*( “Characterization of candidate NEO targets should include information applicable for human exploration needs, including rotation period and pole direction, size, shape, presence of satellites, composition, and internal structure. In addition, an understanding of regolith properties and dynamics will be critical.”
Among insights from a session entitled “mission duration: quantifying the risks” were that:
* “The lack of abort options [for human NEO missions] will require sufficient onboard medical capabilities and careful management of logistics and consumables.”
* “Deep space missions do not afford the abort opportunities and psychological comfort provided by rapid return to Earth that is a hallmark of missions in cislunar space.”
* “Public understanding and acceptance of mission risk, along with the risk/benefit relationship, [is] an important consideration in establishing sustained human presence beyond LEO.”
* “The duration of the mission is the primary factor in risk management, and…the cumulative experience and knowledge base for human space missions beyond 6 months is severely limited.”
A session on “affordable options for increasing the accessible NEO catalog” concluded that:
* “Dedicated, affordable, highly capable survey concepts exist at varying degrees of maturity.”
* “Each of these concepts would dramatically increase the number of suitable NEO targets for future human exploration by at least on order of magnitude.”
* Cost estimates attached to many of these concepts “(i.e., the space-based solutions) fall within the current Discovery mission-class cost range.”
Following the Target NEO I workshop, a “Workshop on Future Small Bodies Missions: Discussing the Synergies Between Science, Planetary Defense, Exploration, and Commercial Interests” took place May 13, 2011, in Bucharest, Romania, in conjunction with the 2011 International Academy of Astronautics (IAA) Planetary Defense Conference. The purpose of this workshop was to discuss international coordination of NEO-related activities. Among the findings of this workshop were the following:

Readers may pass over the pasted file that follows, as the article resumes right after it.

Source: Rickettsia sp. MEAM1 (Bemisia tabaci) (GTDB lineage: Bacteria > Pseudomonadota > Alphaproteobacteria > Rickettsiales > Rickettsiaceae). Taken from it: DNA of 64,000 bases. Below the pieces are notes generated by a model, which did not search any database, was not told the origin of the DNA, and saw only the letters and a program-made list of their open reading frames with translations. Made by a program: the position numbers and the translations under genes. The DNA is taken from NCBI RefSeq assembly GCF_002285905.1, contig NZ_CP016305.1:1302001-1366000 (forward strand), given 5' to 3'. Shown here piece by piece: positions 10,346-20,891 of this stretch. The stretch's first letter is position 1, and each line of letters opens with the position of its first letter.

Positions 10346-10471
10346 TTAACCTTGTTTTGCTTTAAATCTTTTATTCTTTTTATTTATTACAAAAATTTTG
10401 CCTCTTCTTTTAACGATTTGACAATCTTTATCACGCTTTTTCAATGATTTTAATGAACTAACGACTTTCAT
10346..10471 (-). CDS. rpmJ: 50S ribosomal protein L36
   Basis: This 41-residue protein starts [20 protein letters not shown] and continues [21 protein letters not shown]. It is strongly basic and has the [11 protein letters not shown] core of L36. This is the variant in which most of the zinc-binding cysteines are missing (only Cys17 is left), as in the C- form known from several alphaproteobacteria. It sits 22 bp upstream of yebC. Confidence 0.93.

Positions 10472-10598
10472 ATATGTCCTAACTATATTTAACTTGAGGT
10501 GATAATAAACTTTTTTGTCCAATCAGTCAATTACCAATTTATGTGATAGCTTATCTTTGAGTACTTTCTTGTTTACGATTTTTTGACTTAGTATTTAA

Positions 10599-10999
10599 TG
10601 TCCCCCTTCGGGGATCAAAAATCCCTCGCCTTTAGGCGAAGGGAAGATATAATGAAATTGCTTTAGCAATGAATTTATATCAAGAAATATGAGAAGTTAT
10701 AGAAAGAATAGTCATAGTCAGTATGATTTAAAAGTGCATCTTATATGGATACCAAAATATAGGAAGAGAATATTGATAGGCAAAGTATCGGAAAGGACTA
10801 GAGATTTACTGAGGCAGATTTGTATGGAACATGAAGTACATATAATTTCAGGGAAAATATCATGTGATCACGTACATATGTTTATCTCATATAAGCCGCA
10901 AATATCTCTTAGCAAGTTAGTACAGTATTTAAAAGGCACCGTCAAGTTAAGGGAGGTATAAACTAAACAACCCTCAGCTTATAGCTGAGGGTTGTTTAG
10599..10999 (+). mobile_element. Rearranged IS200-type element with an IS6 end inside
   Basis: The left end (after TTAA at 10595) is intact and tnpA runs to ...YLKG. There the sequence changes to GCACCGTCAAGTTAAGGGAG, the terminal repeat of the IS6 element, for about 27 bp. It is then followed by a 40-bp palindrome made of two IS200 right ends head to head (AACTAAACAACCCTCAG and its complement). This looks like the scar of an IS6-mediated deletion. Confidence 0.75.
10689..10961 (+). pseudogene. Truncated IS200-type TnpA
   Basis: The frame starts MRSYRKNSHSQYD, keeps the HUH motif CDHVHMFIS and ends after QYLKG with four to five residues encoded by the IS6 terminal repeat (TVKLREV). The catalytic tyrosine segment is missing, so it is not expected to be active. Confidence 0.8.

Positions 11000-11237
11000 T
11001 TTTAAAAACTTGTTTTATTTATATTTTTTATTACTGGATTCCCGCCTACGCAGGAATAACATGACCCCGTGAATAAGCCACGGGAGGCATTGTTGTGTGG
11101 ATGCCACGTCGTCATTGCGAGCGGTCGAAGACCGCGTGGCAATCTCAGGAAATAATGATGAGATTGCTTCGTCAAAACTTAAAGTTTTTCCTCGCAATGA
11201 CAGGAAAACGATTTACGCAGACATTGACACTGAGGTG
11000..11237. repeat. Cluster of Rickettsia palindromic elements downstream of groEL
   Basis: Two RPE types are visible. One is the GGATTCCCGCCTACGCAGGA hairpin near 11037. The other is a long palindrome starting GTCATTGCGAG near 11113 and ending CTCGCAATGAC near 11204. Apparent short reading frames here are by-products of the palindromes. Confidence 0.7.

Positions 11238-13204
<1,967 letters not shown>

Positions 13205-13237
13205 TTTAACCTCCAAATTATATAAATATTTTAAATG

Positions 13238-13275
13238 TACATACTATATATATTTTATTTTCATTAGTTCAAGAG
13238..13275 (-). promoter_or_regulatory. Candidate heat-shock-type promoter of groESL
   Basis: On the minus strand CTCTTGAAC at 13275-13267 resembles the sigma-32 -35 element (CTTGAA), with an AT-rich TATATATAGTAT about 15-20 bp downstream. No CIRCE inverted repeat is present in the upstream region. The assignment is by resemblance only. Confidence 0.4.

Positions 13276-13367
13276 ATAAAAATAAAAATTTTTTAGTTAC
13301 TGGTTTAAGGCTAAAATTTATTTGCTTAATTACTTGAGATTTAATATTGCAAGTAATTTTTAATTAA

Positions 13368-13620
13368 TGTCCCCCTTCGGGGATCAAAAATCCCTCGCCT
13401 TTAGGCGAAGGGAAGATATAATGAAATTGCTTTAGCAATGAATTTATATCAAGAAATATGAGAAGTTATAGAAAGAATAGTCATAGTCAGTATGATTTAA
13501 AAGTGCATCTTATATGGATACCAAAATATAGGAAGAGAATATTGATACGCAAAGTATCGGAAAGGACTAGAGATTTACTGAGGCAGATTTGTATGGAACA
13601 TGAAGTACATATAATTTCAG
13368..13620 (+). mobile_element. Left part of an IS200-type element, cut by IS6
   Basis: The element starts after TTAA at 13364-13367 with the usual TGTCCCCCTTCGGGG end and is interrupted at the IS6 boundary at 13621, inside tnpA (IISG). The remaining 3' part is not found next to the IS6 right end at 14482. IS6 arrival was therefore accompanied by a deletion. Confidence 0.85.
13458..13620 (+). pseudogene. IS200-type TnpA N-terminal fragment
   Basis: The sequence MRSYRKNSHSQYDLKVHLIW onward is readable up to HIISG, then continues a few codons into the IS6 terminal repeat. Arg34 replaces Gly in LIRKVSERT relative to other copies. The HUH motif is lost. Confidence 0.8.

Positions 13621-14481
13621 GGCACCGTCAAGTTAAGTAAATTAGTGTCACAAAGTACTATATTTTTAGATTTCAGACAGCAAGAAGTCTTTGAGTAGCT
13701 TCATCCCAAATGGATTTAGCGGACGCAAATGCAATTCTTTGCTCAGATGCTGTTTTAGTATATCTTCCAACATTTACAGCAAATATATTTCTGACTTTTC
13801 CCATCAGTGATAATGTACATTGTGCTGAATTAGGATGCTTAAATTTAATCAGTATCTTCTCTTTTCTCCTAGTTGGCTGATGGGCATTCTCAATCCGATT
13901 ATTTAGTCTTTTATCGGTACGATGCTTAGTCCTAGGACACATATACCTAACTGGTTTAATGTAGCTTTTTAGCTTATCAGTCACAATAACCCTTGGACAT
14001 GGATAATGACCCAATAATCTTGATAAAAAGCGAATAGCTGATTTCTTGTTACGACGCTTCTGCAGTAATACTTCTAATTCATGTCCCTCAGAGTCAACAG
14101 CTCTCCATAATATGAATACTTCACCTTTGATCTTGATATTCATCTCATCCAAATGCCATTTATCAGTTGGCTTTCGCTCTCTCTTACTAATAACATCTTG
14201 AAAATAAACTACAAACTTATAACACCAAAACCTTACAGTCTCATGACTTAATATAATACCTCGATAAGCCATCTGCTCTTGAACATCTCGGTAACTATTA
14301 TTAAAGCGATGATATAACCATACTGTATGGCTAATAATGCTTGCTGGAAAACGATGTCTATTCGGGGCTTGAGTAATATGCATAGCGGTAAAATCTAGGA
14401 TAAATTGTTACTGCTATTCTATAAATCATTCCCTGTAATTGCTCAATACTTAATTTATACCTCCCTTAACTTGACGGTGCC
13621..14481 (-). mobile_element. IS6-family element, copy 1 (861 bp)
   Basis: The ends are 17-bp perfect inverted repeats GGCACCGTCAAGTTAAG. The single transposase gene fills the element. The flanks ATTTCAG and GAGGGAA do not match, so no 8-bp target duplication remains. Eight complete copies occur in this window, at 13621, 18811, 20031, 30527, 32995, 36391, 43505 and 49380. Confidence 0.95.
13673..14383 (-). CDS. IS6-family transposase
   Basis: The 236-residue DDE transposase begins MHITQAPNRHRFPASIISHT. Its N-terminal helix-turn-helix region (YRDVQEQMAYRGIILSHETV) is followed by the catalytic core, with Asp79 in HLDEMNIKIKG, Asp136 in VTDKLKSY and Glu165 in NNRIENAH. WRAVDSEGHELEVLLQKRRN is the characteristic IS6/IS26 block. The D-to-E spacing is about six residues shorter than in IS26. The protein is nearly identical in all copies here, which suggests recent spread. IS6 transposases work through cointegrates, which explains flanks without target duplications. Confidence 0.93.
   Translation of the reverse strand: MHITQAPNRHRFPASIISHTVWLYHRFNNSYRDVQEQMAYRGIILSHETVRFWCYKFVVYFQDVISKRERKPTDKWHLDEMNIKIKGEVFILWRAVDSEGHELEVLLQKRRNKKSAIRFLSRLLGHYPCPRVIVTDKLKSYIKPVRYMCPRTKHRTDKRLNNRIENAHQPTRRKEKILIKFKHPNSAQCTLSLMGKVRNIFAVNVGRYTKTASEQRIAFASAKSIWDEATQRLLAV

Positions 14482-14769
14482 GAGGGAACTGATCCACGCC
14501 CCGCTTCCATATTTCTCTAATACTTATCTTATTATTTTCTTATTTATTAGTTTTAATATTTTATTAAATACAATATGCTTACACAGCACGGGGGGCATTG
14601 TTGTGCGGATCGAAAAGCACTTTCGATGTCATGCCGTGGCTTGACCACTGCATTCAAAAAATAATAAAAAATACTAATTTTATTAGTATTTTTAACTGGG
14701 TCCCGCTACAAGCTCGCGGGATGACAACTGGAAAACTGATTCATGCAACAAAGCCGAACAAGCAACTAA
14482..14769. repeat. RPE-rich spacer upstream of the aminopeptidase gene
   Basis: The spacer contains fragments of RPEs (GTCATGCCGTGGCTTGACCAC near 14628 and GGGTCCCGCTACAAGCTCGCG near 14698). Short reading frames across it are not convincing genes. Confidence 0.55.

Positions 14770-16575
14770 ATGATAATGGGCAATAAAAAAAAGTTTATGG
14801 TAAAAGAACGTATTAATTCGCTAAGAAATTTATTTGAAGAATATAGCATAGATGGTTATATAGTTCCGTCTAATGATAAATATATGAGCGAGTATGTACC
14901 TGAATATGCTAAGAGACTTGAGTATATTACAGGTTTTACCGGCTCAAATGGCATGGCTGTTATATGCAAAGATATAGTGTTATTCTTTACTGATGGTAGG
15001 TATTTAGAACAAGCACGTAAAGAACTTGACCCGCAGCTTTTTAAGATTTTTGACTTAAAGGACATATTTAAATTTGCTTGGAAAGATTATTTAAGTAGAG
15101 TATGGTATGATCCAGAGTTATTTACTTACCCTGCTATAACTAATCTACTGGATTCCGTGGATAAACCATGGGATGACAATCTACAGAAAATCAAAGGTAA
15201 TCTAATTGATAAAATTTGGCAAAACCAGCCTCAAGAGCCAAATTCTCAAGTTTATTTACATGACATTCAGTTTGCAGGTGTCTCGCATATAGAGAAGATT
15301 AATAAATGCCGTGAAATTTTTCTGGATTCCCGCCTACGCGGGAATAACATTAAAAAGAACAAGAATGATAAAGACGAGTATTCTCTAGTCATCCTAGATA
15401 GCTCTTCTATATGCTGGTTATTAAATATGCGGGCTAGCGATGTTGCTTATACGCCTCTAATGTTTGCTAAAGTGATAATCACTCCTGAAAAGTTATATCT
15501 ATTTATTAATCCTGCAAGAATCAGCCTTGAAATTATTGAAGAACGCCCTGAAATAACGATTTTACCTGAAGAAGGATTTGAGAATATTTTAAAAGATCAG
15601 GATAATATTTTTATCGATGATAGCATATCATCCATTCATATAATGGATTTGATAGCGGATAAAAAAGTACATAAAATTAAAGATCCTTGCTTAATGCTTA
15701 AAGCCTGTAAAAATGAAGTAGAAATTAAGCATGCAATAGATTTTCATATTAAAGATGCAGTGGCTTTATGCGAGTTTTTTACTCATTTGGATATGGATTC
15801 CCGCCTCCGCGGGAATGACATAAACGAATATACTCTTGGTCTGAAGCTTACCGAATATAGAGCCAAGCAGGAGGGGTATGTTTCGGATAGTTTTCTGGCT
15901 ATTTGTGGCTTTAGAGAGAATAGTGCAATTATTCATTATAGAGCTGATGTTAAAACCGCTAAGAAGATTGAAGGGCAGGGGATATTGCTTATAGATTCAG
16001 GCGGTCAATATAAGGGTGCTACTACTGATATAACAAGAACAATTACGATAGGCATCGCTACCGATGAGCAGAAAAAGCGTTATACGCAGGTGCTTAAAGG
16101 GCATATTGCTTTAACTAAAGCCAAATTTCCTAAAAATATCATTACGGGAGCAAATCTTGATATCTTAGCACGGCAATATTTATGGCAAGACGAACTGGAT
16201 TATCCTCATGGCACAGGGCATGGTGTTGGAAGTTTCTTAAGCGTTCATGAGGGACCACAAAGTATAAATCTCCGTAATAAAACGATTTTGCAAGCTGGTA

* “There is a clear overlap between scientific missions, missions to develop mitigation techniques, and exploration missions. The many synergies between these types of missions should be exploited.”
* “Only 1 ± 1 potential targets for HSF have been identified to date.”
* “The participants of the workshop encourage an effort to introduce a mitigation demonstration mission to the upcoming 2012 ESA Council Meeting at the Ministerial level.”
For more information on Target NEO I, see Johns Hopkins Applied Physics Laboratory NEO expert Cheryl Reed’s presentation to the “human community workshop on the Global Exploration Roadmap, November 14, 2011,” entitled “Target NEO: Forums Vested in Providing a Resilient NEO Accessibility Program for Human Exploration Beyond LEO.”
One topic that’s missing on the agendas of the two 2011 workshops and the draft agenda for the 2013 workshop – and in public discourse about NASA’s Asteroid Initiative – is the social costs and benefits – the ethics, as it were – of extending human presence beyond Earth orbit into deep space. I’ll hope that soon this topic will receive some serious consideration among humans-to-asteroids advocates. It’s all too common for human space flight programs to leave social and ethical considerations for others to address. These considerations need to be an integral part of mission planning.
Stay tuned to this site for a report on the proceedings of Target NEO II next month.